Samaras fears drachma ‘nightmare’By George Georgiopoulos, Athens - Saturday, June 16, 2012
Conservative leader Antonis Samaras told Greeks they faced a stark choice between sticking with the euro or a "nightmare" return to the drachma in an election that threatens to send shockwaves through the single currency.
Addressing supporters before tomorrow’s pivotal vote, Samaras pledged again to renegotiate the punishing terms of the country’s international bailout to promote growth and jobs, but said that to "clash" with the country’s European partners would mean the end of Greece’s euro membership.
"We are going into an election to decide the future of Greece and of our children," Samaras, 61, told the crowd of thousands waving Greek and EU flags in the capital’s central Syntagma square. "The first choice the Greek people must make is: Euro versus drachma."
His New Democracy party is neck and neck with the radical leftist Syriza, whose youthful leader Alexis Tsipras is threatening to tear up the punishing terms of the €130bn bailout that is keeping Greece from bankruptcy. Neither party is expected to win outright, and negotiations will follow to create a pro- or anti-bailout coalition government.
Eurozone officials have hinted they might give a new Greek government some leeway on how it reaches debt targets set by the EU/IMF bailout, but there would be no change to the targets themselves.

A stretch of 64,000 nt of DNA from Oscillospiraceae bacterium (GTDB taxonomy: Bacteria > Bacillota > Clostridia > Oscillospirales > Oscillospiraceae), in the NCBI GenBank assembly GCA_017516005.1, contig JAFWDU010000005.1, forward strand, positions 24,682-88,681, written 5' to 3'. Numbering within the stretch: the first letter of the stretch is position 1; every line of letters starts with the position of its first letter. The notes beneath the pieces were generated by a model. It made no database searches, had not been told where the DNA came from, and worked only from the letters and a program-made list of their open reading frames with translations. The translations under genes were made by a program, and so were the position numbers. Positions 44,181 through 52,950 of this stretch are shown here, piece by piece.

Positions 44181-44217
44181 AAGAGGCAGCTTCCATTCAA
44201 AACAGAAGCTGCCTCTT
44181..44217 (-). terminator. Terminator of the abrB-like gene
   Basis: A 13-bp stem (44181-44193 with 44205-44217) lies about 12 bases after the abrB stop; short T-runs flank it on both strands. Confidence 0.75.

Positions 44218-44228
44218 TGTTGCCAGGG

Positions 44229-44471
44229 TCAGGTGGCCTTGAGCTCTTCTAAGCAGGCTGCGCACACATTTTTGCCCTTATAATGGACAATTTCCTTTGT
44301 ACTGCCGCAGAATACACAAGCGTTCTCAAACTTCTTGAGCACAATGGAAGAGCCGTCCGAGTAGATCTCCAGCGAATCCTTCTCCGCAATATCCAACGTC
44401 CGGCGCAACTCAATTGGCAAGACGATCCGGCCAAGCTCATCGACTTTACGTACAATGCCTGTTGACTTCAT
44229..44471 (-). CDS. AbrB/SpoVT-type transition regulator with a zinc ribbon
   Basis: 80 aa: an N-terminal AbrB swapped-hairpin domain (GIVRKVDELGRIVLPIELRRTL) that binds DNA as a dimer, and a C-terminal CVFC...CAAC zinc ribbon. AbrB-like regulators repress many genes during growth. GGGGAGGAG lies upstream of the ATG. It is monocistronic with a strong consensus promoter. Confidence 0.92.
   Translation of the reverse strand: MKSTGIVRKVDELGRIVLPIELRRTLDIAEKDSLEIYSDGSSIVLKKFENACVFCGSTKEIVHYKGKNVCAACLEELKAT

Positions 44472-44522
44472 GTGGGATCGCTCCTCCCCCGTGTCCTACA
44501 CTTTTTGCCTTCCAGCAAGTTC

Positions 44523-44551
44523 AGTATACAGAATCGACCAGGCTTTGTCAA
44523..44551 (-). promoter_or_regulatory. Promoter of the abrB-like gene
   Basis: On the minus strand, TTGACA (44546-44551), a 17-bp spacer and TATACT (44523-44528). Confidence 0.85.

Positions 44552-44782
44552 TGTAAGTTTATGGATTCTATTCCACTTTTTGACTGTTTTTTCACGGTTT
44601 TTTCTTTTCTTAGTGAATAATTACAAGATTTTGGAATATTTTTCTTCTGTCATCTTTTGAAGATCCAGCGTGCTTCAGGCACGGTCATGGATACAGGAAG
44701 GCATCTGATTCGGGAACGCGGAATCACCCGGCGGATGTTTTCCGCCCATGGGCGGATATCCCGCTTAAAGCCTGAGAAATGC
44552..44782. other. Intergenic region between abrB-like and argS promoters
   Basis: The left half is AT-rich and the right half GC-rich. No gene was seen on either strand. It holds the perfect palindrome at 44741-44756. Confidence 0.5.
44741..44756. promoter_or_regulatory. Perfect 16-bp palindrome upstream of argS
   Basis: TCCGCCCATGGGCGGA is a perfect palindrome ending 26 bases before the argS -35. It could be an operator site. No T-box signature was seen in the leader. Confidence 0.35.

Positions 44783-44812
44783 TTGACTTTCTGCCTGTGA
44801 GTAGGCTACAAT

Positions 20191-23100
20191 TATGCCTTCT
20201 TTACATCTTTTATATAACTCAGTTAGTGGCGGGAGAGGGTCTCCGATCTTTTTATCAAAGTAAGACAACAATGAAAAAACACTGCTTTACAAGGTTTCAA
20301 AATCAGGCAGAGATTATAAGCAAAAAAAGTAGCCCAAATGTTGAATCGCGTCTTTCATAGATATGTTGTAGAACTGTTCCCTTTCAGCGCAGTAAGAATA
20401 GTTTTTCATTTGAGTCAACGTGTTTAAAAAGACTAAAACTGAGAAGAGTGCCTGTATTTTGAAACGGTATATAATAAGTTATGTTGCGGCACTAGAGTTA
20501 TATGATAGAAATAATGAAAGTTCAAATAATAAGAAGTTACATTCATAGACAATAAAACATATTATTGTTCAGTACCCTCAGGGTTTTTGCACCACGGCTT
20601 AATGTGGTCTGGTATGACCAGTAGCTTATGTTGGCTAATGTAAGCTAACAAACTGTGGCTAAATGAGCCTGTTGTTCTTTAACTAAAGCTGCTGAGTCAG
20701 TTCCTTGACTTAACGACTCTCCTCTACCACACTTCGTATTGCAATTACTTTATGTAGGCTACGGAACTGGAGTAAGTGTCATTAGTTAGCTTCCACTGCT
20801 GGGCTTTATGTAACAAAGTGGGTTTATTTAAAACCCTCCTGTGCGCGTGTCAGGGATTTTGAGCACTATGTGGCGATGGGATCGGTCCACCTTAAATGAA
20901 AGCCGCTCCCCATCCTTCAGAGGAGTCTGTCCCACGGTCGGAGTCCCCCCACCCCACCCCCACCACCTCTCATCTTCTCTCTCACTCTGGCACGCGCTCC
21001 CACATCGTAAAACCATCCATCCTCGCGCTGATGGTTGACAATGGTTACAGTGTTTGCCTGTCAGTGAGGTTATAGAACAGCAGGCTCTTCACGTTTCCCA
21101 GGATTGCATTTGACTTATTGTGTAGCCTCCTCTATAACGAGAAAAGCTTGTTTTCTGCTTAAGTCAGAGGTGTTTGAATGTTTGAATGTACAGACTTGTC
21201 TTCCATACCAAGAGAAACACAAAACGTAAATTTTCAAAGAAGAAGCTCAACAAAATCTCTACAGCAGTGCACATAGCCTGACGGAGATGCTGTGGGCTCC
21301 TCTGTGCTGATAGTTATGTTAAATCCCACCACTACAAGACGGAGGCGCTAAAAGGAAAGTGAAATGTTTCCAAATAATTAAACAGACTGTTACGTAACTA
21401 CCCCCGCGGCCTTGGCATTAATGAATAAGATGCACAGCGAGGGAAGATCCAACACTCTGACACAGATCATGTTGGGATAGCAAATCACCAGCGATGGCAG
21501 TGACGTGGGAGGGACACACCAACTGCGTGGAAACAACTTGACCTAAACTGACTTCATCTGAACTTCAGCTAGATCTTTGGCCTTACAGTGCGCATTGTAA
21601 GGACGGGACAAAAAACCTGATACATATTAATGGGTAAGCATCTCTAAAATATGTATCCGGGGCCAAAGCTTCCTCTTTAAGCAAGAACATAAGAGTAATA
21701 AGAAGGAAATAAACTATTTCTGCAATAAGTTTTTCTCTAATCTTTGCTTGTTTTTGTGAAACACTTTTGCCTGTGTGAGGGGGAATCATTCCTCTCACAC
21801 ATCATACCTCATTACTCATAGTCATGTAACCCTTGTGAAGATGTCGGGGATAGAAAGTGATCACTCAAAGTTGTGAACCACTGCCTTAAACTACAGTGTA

Greece’s lenders say they will turn off the taps if the country rejects the bailout. Tsipras says Europe is bluffing — it cannot afford to cut Greece loose and risk the contagion for the much larger economies of Spain and Italy, he argues.
Greeks say overwhelmingly that they do not want to leave the euro, but neither do they want the pension, job and wage cuts arising from the bailout.
Tsipras has rejected forming a government of national unity, but Samaras said the country could not afford a third election.
"We cannot withstand it," he said. "We are in favour of renegotiating [the bailout] for jobs and to remain in the euro; this is what the Greek people want."
In a speech laced with anti-immigrant rhetoric, Samaras accused "some countries" of waiting for Greece to leave the euro. "There are some outside Greece who want the country to be the black sheep and push it out of the euro. We will not please them."